World Championships: Regan Smith Outduels Kylie Masse to 100 Back Title

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Regan Smith -- Photo Courtesy: Andrea Staccioli / Deepbluemedia / Insidefoto

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World Championships: Regan Smith Outduels Kylie Masse to 100 Back Title

Regan Smith’s face when she hit the wall at Duna Arena Monday showed simultaneous relief and disappointment.

Winning her first title in the 100 back was a goal achieved, though with the way Smith has been swimming, a slight dismay at the time would’ve been understandable.

The American outdueled Canadian Kylie Masse down the stretch, getting her hand to the wall first in 58.22 seconds at the 2022 FINA World Championships in Budapest. That time was 0.18 seconds up on Masse, denying the Canadian her third straight world title. Claire Curzan grabbed silver, her first piece of individual Worlds hardware in 58.67.

Smith put a scare into the world record in semifinals in 57.65, just .08 off the mark, trying to regain it from Kaylee McKeown. The Australian Olympic champion withdrew from the 100 back in Budapest in the name of “managing her program” on the path to the Paris 2024 Olympics.

“It’s a great feeling, it’s cool to be the 100m backstroke world champion,” Regan Smith said. “I’m so pleased, the ultimate goal was the gold medal, I wasn’t quicker than yesterday, but the most important to win another gold to Team USA. It’s getting harder and harder to deal with the pressure because a lot of people expecting me to deliver. I’ve been working a lot with a psychologist to survive this situation and it seems to be working.”

It’s the third world championship for Smith, having won the 200 back and medley relay in 2019.

The women’s 100 backstroke field has long been one of the most intriguing in the world, and it produced some of the best races in Tokyo last summer. Masse entered as the two-time reigning World Champion, having won in 2017 in Budapest and 2019 in Gwangju. Smith set the meet and then world record at 57.57 at the latter off the front of the 400 medley relay.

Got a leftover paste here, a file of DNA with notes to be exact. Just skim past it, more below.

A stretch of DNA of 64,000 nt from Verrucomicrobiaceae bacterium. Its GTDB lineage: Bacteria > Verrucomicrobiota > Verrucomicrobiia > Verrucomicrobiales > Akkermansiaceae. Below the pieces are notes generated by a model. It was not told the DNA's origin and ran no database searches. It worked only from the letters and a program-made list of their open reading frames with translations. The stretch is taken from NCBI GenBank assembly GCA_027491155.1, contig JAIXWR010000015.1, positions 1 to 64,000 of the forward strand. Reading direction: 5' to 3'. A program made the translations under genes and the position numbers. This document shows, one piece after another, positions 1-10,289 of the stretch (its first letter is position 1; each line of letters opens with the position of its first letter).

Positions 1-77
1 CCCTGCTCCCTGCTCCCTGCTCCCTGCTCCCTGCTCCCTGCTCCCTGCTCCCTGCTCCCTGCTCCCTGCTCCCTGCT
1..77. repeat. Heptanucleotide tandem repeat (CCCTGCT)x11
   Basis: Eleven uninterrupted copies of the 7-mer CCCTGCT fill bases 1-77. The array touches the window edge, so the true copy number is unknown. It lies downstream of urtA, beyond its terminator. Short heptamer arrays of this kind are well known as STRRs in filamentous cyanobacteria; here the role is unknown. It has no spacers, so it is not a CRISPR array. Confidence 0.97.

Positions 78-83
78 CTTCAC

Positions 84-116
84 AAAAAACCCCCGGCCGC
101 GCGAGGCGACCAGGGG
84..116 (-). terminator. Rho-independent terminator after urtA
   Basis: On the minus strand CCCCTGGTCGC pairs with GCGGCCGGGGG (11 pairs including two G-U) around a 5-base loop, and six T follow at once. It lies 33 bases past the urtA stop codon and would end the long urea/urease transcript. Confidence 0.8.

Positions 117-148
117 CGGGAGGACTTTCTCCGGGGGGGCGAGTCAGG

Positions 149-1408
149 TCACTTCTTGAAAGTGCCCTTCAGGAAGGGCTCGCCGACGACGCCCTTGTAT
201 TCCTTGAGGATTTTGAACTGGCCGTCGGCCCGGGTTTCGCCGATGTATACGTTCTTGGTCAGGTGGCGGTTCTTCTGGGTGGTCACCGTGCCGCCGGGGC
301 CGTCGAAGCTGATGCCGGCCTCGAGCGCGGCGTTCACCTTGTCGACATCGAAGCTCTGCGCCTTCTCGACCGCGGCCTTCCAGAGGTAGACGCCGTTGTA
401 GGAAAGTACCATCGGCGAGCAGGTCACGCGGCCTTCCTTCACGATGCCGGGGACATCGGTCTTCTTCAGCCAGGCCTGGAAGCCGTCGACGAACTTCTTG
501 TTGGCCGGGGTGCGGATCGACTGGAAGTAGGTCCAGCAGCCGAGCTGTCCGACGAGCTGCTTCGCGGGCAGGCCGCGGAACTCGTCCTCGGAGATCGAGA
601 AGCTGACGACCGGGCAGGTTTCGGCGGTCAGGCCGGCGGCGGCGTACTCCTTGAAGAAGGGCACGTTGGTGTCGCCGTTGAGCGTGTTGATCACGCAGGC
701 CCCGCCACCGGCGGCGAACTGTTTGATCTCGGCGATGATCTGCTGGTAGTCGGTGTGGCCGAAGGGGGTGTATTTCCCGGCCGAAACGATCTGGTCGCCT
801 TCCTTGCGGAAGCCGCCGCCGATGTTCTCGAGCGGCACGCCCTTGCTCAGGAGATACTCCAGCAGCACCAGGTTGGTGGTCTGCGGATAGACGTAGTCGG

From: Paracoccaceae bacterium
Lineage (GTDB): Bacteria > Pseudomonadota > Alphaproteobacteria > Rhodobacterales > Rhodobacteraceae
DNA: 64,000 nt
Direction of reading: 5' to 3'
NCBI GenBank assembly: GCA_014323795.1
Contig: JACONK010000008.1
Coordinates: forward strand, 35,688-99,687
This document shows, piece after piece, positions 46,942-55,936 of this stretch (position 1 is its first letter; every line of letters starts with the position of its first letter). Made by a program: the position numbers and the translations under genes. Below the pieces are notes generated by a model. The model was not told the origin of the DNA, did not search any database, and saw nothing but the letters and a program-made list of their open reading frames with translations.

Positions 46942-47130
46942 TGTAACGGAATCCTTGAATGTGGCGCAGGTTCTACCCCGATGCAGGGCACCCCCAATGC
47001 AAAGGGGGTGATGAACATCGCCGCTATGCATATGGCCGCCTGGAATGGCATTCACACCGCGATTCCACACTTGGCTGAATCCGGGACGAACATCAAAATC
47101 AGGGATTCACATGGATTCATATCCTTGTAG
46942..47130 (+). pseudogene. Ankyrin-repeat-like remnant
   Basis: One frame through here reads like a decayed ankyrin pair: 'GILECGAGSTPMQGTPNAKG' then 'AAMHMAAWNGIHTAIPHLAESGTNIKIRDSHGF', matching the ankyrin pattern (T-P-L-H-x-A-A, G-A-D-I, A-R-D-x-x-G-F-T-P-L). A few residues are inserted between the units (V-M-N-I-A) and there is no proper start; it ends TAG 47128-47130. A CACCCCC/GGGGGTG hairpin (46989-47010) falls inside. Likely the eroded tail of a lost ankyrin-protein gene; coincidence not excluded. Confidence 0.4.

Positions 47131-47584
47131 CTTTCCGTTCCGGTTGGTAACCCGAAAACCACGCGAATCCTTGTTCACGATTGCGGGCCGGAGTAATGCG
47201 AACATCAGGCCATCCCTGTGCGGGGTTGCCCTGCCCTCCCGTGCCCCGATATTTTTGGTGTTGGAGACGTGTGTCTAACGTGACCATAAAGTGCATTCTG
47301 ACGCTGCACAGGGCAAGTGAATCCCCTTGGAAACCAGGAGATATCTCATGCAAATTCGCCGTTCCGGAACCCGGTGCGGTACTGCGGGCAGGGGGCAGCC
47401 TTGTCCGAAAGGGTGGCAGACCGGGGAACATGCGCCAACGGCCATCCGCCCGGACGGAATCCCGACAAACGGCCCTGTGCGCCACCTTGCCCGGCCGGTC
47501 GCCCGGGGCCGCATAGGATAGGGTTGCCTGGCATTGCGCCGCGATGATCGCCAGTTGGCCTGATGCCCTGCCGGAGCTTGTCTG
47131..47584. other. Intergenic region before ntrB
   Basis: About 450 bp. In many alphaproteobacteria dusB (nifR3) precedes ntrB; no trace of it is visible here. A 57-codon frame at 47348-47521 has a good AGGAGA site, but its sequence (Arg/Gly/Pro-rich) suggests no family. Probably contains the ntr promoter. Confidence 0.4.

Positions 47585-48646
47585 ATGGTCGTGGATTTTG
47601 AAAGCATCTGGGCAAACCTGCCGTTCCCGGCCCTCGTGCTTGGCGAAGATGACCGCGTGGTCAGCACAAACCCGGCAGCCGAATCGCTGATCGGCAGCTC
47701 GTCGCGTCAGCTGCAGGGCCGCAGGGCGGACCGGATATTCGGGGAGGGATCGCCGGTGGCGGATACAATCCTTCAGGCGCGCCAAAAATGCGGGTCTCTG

The Olympic record was set five times at the Tokyo Games, eventually resting with McKeown at 57.47 en route to gold in the final. That time was just .02 shy of the world record she set in Adelaide last June.

Only three swimmers – Masse, Smith and Kira Toussaint – were held over from the Tokyo Olympic final to the Budapest final.

“I’m really happy to stand on the podium, it’s always an incredible feeling to compete at World Championships and fight for the podium with these girls – this is something I’m really proud of,” Masse said. “Last year was really challenging so I’m happy to be here and swim again.”

Smith blew the field away in the semifinals at 57.65, winning by nearly a second. Only Masse (58.57) kept within a second of her, with Curzan third. That had been the order of the top three in prelims, as well, Smith leading in 58.31.

Monday, Smith turned first at the wall in 28.09, .06 up on Masse and a hundredth ahead of world-record pace. For the first time this week, Smith didn’t have the fastest final 50 in the field – she was 30.13, ceding that honor to her future Stanford teammate Curzan (30.07). Masse also kept close at 30.25.

For Curzan, the medal is her second bronze of the meet, to go with the 400 freestyle relay.

“I’m really satisfied with the result,” Curzan said. “Just to be in this field is a big honor and I can be really proud of what I have achieved.”

The top three separated themselves early and decisively, with the final five swimmers clustered within .24 seconds. Wan Leitan of China was fourth in 59.77, with Emma Terebo of France following. Toussaint finished sixth in 59.99.

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